q Guerrilla guides: loitering on street corners and soliciting lost tourists - The Copenhagen Post

Guerrilla guides: loitering on street corners and soliciting lost tourists

The Facebook movement that aims to show the world that there’s more to Denmark than just border control


Since June of this year, there has been a covert social movement sweeping Copenhagen. It comes quickly without warning, solves problems faster than the speed of light, and then disappears before your very eyes. Welcome to the world of Guerrilla Guiding Copenhagen.

The concept is simple. Map-savvy Danes roam the streets in search of lost tourists on the streets of Copenhagen. Once located, they ask them if they need help or directions and, after helping them, take a picture and upload it onto the groupÂ’s Facebook page.

The non-profit organisation was founded by Anton Greiffenberg, the senior account manager at MSL Copenhagen. “I and my colleagues were on our way to a concert, and I stopped to help a lost Japanese couple,” he recalled. “My colleagues were in some way impressed; they’d never thought of stopping. So we started talking about how to create an inspiring community to guide others and suddenly we came up with the name and concept of Guerrilla Guiding Copenhagen.”

Greiffenberg regards Guerrilla Guiding as more than just a Facebook page about helping tourists, hoping it will become an inspirational movement that will help alter foreignersÂ’ perceptions of Danes and Denmark as a closed, unfriendly society that treats strangers with mistrust and distance.

Guerrilla Guiding sees the page as a practical and effective way to help change those thoughts, one tourist at a time. By helping strangers on the street and embracing openness and friendliness, Guerilla Guiding hopes to show the world that Danes are about more than just border control.

“Every Dane grows up in a social security system where no-one gets left behind,” continued Greiffenberg. “We care for the poor, sick, children and immigrants, so why, if we keep the idea of helping others in mind, are we not better at caring about obviously lost tourists and strangers to our capital?”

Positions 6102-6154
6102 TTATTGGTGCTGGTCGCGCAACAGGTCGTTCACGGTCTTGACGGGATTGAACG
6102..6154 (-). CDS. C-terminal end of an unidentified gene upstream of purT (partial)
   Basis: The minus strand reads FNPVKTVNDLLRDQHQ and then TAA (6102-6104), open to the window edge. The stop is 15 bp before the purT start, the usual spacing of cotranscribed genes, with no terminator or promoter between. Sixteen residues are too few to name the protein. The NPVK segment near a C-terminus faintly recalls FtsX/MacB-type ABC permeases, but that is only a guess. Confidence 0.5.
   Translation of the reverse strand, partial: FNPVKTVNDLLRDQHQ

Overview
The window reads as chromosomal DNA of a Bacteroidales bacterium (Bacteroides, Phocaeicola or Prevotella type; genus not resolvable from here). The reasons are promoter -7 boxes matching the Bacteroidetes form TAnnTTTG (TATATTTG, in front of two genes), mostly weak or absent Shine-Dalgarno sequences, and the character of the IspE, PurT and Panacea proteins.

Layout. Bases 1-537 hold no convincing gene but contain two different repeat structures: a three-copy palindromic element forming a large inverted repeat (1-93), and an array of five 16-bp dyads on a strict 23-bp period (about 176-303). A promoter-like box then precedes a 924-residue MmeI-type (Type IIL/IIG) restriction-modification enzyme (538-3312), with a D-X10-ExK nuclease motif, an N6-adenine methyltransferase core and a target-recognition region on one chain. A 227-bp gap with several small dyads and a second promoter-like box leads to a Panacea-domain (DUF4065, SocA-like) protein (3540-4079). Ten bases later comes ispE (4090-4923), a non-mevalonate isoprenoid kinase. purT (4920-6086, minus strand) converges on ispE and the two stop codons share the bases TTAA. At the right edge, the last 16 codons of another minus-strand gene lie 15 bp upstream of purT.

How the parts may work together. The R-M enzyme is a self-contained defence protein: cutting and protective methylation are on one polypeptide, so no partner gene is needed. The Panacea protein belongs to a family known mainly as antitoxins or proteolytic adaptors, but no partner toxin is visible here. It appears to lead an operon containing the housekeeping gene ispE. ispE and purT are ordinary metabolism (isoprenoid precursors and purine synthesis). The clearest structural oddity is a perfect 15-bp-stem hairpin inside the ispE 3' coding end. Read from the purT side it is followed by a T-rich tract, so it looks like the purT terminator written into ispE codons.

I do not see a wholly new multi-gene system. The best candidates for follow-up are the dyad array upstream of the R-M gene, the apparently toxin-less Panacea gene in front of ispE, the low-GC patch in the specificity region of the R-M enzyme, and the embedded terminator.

Since its inception earlier this year, Guerrilla Guiding now has 600 likes on Facebook.

Whilst it’s hard to know how many lost tourists Guerrilla Guiders has helped, Greiffenberg estimates it’s quite a significant amount, “Right from the start we had a goal of helping 1,000 people before the end of the year. Since starting in June, I believe we’ve helped between 600 and 700 up until today.”

Guerrilla Guiding not only helps tourists with directions, but their Facebook page also provides a social space for people to connect and share their experiences of Copenhagen. One only has to read the comments to see the goodwill and happiness generated out of the movement.

Guerrilla Guiding hopes to grow over the coming years and, as Greiffenberg explained, it has the potential to become something big.
“I seriously believe Guerrilla Guiding as a social media has a growth potential in 2012 as a somewhat next generation way of guiding and inspiring people – not only tourists but Danes in general.”

With winter is just around the corner – navigating the labyrinth that is Copenhagen gets even harder in the snow – Guerrilla Guiding is always on the lookout for more guides.

“It’s easy to become a Guerrilla Guide – just go out and help someone who seems lost,” said Greiffenberg. “If you want to become part of our community as well, where you can share your best tips and inspire others, just go to the Facebook page, like it and upload your guide experience. It’s really that simple.”

Leonardo da Vinci once said: “Simplicity is the ultimate sophistication,” and if Guerrilla Guiding is anything to go by, he was probably right.

Learn more about the group and getting involved on the Facebook page.

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